(1861 – 1936)
Madam Bhikaji Cama belongs to History as the lady who hoisted the Indian Flag for the first time in a foreign country. It was in Stuttgart, Germany, and on August 18, 1907 that she staged this bold performance, saying that she was doing it so only to bring the poverty, starvation, oppression and slavery, as also India's thirst for freedom to the attention of the international assembly of socialists there. Madam Cama was 46 when she did this act of patriotism. It was two years earlier that she, in company with another freedom fighter, Vir Savarkar, designed the tri-color flag for a free India. Elegant as a queen, she was a heroic patriot, who left her home to fight for the freedom of India from within and abroad. She helped revolutionaries with money and material as with ideas.
Born in 1861 to Sorabji Frameji Patel, a well-known trader in Bombay, her given name was Rustum (Munni) Bhikaji and she came to be known as Madam Cama after her marriage with K.R. Cama, a lawyer and social worker who supported the British rule (1885). Right from her student days she was interested in the freedom movement. Her husband's pro-British stance and opposition to her anti-British activities created problems in their life and finally she left her home and became a full-time freedom fighter. Those were days of the dreaded plague which killed tens of thousands in India, and Madam Cama volunteered for help. This ate into her health. Sent to Europe for better treatment (1902), she was in Germany and Scotland, and finally reached London where she had a surgical operation. She worked as secretary for some time to Dadabhai Naoroji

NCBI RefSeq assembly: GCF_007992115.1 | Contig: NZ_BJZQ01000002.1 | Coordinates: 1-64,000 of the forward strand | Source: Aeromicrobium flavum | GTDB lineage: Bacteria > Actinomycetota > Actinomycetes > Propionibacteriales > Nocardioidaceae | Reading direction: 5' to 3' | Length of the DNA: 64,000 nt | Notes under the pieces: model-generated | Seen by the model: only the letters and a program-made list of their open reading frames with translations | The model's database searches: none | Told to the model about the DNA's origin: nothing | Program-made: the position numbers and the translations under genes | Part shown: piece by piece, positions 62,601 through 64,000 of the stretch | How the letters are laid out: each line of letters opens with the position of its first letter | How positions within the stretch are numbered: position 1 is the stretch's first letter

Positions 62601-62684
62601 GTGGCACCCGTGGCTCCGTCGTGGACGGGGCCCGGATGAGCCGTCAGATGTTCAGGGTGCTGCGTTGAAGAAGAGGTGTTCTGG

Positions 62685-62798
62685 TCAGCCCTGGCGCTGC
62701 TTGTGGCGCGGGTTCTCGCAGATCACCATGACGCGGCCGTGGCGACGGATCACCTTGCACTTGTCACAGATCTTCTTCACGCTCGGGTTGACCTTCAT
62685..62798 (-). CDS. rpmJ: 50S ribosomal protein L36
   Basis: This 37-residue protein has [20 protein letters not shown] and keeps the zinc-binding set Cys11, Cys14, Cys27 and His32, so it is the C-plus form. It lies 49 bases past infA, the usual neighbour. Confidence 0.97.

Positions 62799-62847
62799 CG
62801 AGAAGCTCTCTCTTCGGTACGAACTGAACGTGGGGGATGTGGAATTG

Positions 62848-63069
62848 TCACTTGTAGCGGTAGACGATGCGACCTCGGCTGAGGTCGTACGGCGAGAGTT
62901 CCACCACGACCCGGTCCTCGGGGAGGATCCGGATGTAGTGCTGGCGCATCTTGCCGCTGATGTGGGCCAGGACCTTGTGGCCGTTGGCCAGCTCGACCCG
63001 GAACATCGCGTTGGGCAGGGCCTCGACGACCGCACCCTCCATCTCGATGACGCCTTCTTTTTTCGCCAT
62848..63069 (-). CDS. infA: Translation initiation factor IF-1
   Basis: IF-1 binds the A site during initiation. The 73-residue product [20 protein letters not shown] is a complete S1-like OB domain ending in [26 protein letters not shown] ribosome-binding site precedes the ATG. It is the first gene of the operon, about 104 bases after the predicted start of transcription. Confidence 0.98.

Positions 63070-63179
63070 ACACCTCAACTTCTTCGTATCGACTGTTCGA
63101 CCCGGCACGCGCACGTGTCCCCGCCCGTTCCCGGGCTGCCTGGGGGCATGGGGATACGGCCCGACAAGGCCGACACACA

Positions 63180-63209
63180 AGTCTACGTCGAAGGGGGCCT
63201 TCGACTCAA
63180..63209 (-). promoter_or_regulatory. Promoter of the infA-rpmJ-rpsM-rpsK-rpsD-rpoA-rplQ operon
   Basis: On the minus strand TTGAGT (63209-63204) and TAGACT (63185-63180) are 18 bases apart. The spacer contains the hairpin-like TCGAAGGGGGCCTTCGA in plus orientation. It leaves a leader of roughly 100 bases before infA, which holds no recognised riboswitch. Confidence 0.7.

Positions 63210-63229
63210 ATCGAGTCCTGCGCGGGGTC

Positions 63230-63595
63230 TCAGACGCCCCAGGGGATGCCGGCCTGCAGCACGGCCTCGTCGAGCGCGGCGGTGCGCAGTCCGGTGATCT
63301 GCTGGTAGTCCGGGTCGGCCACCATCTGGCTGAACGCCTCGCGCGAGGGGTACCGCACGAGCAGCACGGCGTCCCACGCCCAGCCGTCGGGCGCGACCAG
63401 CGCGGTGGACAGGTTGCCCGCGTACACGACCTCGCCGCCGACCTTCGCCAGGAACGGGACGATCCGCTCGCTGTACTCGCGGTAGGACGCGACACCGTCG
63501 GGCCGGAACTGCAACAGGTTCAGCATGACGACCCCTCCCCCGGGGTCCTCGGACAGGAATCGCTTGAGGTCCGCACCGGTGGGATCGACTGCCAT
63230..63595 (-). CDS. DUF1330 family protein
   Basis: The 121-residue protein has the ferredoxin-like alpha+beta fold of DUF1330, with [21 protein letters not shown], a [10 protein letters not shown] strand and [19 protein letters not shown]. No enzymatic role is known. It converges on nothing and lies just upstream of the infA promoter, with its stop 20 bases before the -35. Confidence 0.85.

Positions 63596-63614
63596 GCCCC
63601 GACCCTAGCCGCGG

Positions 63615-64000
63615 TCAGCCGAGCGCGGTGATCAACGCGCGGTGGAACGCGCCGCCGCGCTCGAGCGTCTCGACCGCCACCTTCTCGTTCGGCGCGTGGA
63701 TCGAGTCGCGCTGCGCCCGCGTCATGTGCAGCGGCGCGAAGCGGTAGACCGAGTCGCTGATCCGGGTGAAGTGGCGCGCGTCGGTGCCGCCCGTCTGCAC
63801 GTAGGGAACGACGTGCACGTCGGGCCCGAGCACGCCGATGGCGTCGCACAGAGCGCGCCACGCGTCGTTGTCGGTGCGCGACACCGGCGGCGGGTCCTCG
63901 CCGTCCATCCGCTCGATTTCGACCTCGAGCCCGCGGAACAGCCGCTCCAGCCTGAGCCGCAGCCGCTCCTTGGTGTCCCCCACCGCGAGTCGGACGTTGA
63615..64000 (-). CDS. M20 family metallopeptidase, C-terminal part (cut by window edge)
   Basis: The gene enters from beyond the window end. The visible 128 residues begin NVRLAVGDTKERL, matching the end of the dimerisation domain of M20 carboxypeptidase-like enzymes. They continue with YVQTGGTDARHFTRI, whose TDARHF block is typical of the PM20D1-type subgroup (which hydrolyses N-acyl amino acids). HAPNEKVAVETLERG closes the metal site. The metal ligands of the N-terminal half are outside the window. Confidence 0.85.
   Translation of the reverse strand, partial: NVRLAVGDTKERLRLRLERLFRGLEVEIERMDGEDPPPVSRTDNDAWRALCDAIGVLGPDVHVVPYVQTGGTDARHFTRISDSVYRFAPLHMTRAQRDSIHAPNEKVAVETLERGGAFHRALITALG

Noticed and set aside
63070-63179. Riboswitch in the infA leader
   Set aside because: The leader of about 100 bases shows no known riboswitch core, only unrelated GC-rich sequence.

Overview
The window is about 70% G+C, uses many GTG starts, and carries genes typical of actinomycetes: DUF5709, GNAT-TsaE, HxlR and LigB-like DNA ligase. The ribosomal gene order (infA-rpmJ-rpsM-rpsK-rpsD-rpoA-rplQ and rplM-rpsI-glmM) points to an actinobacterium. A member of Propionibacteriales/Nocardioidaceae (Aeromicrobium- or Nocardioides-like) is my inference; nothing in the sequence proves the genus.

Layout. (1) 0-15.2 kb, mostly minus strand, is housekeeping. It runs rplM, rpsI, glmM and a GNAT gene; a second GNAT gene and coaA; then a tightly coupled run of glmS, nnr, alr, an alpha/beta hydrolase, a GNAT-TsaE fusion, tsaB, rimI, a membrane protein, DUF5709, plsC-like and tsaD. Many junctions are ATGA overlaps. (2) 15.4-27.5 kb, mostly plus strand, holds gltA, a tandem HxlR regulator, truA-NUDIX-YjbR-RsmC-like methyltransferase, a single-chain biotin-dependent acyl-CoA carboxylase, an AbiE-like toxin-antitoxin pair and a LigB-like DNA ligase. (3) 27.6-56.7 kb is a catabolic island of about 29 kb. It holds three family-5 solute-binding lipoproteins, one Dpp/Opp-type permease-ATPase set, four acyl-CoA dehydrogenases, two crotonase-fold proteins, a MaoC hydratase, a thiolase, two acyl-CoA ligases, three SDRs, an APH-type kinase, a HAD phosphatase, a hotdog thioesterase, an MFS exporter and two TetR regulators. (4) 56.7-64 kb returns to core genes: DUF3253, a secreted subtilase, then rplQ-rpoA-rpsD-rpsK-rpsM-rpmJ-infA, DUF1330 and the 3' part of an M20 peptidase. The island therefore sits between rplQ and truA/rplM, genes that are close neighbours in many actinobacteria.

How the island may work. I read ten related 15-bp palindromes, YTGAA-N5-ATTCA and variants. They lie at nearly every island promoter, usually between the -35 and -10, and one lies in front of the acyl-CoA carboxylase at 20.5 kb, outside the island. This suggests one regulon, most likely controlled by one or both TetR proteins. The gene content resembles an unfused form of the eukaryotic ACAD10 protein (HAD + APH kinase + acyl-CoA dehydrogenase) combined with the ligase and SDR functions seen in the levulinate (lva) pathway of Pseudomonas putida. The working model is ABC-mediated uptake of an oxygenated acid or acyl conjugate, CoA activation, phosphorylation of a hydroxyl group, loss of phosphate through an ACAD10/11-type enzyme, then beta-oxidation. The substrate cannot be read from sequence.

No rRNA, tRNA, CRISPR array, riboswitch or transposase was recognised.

, the famous Indian leader in London.
She was a powerful speaker and her sharp attacks angered the British, and attempts were made to assassinate her. She moved to France and continued her campaign against the British rule in India. She brought out books and journals from France and Germany on Indian revolutionaries. Her book on India's first war of Independence (1857), was banned even before its publication. But the book came out through underground channels, reprinted and distributed by greats like Subhashchandra Bose and Bhagat Singh
. When the First World War broke out, she called upon the soldiers of India not to fight for the British who enslaved the country. She was declared a persona non grata and was ordered to return to India. She defied it and became a heroic model for revolutionaries in various countries like Turkey, Ireland and China.
She wanted to spend her last years in India. And finally she reached Bombay, after 34 years of hectic campaign for India, but she had to move to a hospital straight from the port. The treatment was protracted, and the brave revolutionary breathed her last on August 13, 1936. She was 75.